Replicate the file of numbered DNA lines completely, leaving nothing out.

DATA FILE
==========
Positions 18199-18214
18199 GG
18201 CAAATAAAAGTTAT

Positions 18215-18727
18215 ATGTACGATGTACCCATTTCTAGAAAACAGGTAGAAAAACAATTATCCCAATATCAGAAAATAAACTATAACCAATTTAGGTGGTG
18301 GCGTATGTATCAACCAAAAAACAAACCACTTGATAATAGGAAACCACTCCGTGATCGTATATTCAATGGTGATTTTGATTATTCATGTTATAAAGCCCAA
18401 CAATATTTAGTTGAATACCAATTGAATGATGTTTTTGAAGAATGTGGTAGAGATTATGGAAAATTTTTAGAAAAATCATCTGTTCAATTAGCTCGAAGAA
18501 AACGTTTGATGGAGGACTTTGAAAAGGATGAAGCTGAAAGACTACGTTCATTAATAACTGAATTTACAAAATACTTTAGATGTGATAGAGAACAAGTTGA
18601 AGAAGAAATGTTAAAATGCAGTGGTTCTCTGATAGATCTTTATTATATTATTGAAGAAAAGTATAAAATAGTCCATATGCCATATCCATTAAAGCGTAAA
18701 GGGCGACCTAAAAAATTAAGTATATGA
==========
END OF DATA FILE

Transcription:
Positions 18199-18214
18199 GG
18201 CAAATAAAAGTTAT

Positions 18215-18727
18215 ATGTACGATGTACCCATTTCTAGAAAACAGGTAGAAAAACAATTATCCCAATATCAGAAAATAAACTATAACCAATTTAGGTGGTG
18301 GCGTATGTATCAACCAAAAAACAAACCACTTGATAATAGGAAACCACTCCGTGATCGTATATTCAATGGTGATTTTGATTATTCATGTTATAAAGCCCAA
18401 CAATATTTAGTTGAATACCAATTGAATGATGTTTTTGAAGAATGTGGTAGAGATTATGGAAAATTTTTAGAAAAATCATCTGTTCAATTAGCTCGAAGAA
18501 AACGTTTGATGGAGGACTTTGAAAAGGATGAAGCTGAAAGACTACGTTCATTAATAACTGAATTTACAAAATACTTTAGATGTGATAGAGAACAAGTTGA
18601 AGAAGAAATGTTAAAATGCAGTGGTTCTCTGATAGATCTTTATTATATTATTGAAGAAAAGTATAAAATAGTCCATATGCCATATCCATTAAAGCGTAAA
18701 GGGCGACCTAAAAAATTAAGTATATGA